There are three ways to form your company:
♦ Get a solicitor/attorney/notary to set it up for you.
♦ Buy a ready-made entity. Ready-mades are firms that set up companies in advance. They specialize in corporate registration.
♦ Do it yourself. (Again, depending on the national view of companies, this restricts your options.)
In many European countries where the local law dictates that you have to go the legal route the cost increases considerably, especially if the articles are hand drafted.
Note In The Netherlands they reissue dissolved companies that have been cleaned up—
a novel form of recycling.
Some countries, including the United States and United Kingdom, make it very easy to download the paperwork and forms from their registration body via the Internet so you can set up your firm by yourself.
If you are having a problem drafting suitable articles of association, go down to the offices of your state or country's business governing body and consult some of your rivals' information (remember, these are publicly available).
The registration body is not there to give you legal or corporate advice but to make sure you have the right forms and to answer questions in that regard.
Whichever way you decide to go about setting up your firm, you will need to choose and agree on the following:
♦ Corporate administrator/company secretary
♦ Registered office
♦ Memoranda and articles of association
Details required on the forms include full names, addresses, dates of birth, occupations, and details of other directorships held within the last five years. They also require those companies' registered offices. Although some of these details are held in the memoranda of association, the official forms are the ones entered into the databases, so you must complete the forms as well.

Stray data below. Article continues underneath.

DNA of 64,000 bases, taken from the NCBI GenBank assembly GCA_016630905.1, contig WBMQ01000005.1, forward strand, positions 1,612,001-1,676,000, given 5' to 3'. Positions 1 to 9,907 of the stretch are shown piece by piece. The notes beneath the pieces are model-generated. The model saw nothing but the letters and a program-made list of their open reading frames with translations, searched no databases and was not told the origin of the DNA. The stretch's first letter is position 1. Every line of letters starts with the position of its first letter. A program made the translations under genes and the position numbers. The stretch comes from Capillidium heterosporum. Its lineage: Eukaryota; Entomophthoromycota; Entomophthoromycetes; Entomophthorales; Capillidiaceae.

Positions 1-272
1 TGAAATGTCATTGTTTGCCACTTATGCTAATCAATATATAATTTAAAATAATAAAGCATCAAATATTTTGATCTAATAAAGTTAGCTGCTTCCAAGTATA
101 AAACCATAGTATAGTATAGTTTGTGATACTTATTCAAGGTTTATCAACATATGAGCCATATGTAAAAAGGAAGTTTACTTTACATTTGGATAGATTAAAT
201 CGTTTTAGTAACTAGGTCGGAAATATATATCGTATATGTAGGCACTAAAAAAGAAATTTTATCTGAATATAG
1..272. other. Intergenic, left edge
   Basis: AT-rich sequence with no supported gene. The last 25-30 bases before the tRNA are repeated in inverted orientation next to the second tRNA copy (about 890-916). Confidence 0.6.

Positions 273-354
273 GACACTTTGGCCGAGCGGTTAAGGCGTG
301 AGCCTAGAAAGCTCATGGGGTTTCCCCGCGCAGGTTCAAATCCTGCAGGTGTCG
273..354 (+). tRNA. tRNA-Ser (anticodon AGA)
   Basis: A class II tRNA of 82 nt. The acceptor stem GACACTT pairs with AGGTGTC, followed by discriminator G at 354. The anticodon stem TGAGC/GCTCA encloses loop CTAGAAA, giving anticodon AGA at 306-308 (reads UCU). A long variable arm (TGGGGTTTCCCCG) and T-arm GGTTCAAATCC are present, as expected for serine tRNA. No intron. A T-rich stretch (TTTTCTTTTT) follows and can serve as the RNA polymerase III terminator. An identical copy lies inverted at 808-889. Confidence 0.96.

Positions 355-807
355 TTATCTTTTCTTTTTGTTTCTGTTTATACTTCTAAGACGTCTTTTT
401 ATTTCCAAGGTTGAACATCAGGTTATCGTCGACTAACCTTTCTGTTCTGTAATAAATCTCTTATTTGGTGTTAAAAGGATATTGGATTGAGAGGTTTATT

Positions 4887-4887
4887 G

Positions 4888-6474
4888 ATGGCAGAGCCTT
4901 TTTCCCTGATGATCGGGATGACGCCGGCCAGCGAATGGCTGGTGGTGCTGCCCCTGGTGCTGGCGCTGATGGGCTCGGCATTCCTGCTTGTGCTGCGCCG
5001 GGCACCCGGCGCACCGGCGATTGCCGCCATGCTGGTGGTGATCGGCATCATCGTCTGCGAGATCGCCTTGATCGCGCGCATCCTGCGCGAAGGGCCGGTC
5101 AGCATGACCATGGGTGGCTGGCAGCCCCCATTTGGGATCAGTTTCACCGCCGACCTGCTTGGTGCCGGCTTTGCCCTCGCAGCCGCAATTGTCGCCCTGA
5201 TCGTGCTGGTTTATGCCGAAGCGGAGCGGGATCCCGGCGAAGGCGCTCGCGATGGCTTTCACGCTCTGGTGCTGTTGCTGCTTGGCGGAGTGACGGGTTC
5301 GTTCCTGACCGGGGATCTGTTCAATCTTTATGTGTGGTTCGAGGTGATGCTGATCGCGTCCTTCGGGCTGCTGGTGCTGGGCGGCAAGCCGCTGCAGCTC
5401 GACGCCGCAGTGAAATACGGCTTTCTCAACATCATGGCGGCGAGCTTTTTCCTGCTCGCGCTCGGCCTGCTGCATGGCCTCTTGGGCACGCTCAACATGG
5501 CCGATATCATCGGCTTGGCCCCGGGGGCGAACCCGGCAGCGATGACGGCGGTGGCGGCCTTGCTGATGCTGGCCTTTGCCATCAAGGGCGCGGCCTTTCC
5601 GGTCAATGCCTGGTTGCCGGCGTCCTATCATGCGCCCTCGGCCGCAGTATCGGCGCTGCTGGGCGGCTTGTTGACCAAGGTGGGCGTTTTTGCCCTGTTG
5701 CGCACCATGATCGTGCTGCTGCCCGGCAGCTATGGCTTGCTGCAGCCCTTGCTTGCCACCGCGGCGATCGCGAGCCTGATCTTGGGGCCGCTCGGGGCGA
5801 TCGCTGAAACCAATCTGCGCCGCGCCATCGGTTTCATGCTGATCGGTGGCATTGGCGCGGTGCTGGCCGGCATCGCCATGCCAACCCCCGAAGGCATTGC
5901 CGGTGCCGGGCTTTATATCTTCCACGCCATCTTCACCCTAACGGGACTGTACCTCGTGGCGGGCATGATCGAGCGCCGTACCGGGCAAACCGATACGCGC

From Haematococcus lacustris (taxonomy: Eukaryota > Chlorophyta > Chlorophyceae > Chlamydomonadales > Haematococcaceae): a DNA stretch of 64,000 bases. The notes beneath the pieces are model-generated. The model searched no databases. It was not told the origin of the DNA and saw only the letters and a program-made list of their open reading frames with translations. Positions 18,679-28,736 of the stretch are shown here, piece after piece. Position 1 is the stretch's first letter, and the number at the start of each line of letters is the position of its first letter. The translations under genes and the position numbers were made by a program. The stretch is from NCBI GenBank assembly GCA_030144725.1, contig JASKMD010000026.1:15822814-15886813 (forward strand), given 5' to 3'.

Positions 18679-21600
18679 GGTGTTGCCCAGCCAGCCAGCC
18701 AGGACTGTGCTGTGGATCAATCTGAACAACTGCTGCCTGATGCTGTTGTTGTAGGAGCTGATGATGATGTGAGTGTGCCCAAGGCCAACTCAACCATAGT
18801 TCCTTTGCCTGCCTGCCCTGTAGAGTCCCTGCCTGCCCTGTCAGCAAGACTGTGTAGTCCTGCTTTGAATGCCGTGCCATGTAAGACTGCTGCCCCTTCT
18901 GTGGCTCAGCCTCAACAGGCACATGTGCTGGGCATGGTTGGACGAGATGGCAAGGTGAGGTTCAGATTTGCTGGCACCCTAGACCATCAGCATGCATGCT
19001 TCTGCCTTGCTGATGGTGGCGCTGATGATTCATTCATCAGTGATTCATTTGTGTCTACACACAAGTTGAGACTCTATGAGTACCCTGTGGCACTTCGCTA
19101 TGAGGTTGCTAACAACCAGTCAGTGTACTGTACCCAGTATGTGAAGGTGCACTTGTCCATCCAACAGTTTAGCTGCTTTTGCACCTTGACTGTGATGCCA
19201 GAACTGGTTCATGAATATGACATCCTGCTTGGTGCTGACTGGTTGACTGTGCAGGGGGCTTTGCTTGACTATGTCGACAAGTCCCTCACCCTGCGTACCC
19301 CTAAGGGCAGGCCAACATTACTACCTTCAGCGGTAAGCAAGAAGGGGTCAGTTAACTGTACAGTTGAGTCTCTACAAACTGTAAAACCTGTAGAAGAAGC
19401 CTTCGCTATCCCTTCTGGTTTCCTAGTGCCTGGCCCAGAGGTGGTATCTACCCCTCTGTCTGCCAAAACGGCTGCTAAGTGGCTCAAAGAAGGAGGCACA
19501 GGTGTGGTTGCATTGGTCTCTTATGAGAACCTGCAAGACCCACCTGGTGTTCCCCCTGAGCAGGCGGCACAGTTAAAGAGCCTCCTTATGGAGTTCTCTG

If you subsequently elect a new director, or they change their name (in getting married or divorced), retire, die, switch their nationality, or alter their primary address, you must notify the registration body, within 14 days. It goes without saying that the same requirements apply to changes of the corporate administrator/company secretary.
The company's articles delivered to the registrar must be signed by the initial subscribers and witnessed by independent persons to verify the signatures.
Note It is best to fill out company paperwork using black ink, as blue ink (especially light blue) can photocopy badly due to the light frequencies used in many photocopiers and microfiche cameras. If your documents can't be legibly copied correctly, they will be rejected. The registration authority must always receive originals. Make copies of everything you send, and use recorded delivery for all important documents.
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